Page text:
To put it simply, recovery implies disease. It states that a person was afflicted by something outside of their immediate control. Yet, there is no disease of addiction. People are not stricken or afflicted with substance use. Believing yourself to be recovering from a disease or disorder that, in fact, does not exist is a horrible distraction. If you have a habit of biting your nails or chewing your hair or smoking, and you quit, you never say that you are “in recovery” from stopping those behaviors.

You may be asking, how does believing you need to be “in recovery” make your life harder? The answer is simple, recovery distracts the individual from making a lasting change. It forever ties that person to a past behavior that they are no longer doing. In other words, by labeling yourself as “a person in recovery” you remain forever tied to the “fight against addiction”. You continue to “battle addiction”, when you can simply move past an addiction and behave differently. Please know, I’m not saying that getting past an addiction is always easy, although it is for some. I’m saying that it becomes easier after you’ve eliminated the distractions of the disease and recovery myths! Once those distractions are cleared away by the facts, anyone can easily choose to change their behaviors and habits.

Addiction Does Not Happen to You

Let me say that again – addiction does not happen to you. If addiction were an actual disease, it would happen to you. Like any disease, you would have no control. Yet, we know from more than 7 decades of research that addiction does not hold the same characteristics as a disease at all. So there is nothing to battle. There is no pathogen, and no agent bent on your destruction. Booze and drugs don’t happen to people. They cannot, and do not, change the content of your thoughts and force you to crave and keep using.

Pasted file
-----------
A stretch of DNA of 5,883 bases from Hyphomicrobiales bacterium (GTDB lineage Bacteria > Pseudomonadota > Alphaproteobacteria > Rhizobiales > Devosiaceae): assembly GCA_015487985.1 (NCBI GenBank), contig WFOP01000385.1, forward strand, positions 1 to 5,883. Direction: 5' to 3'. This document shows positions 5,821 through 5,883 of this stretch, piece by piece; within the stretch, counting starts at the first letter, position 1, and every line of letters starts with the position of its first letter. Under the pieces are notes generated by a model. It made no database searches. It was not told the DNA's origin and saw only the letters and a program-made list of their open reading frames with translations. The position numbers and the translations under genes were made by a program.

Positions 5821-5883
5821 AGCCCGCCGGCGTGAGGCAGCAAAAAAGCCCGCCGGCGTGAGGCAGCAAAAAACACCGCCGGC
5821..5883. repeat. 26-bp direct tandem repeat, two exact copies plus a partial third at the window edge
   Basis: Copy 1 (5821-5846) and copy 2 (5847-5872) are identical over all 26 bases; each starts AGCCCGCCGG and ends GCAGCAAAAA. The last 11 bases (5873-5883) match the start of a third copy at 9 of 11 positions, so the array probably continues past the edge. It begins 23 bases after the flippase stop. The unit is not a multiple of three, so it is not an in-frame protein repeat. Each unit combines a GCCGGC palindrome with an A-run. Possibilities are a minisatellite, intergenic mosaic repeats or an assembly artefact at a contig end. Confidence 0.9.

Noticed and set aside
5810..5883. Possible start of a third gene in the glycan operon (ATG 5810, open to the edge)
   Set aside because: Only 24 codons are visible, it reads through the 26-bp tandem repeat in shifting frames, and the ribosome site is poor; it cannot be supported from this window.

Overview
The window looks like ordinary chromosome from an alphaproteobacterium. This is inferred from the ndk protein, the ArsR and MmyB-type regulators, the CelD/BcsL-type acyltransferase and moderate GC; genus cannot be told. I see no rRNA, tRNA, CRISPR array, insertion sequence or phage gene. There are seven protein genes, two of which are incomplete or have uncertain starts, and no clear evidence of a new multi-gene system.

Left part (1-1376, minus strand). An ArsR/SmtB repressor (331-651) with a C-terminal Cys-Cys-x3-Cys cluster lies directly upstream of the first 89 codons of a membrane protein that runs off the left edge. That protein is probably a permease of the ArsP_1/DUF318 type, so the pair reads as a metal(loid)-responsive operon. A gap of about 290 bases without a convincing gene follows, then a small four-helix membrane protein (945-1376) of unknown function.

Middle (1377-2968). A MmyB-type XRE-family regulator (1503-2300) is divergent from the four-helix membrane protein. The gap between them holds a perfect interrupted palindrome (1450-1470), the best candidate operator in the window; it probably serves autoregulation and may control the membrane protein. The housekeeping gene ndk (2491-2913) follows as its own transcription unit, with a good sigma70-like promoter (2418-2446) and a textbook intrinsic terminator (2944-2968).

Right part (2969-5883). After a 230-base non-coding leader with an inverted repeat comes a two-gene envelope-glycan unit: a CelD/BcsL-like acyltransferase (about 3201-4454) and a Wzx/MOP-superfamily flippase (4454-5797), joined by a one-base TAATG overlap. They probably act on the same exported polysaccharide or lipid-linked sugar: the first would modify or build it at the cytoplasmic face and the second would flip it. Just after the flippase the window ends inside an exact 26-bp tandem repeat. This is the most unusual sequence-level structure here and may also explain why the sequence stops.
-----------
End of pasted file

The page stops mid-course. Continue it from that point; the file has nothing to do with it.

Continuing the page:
Because addiction does not happen to you, there is no recovery needed. There is just an analysis about what you find valuable in the drinking and drugging activity you’ve chosen for yourself. Analyzing the utility or futility of a series of choices is worlds apart from needing support to recover from an outside force or disease bent on your demise. Once you know there is no force to fight, you will no longer feel as if you need to battle your own desires to get high and drunk. You can simply decide if you still find that activity valuable to you. When distracted by the myth of an internal battle for control, then the path to change becomes very, very cloudy and that much more difficult.

AA’s idea that alcohol/drugs are “cunning, baffling and powerful” was the single line that put the “recovery movement” on the map more than 70 years ago. The mythical battle with substances was born. You no longer have to believe in these myths. You don’t have to battle your wants and desires any more. You don’t have to “recover from addiction”, you can instead ask yourself what value the activity of getting drunk or high has in your life, and change the behavior accordingly.

If this article is hard for you to understand, it’s because the mythology of addiction and recovery are well entrenched in your mind, and reinforced by your own choices. If you want your battle with yourself to finally end, you will need to dispel all of these myths first. I encourage you to take the time to read our book, The Freedom Model for Addictions. By the time you are done, you will find no need for addiction or recovery. You will see a path to move beyond both of those concepts entirely. That my friend, is true freedom!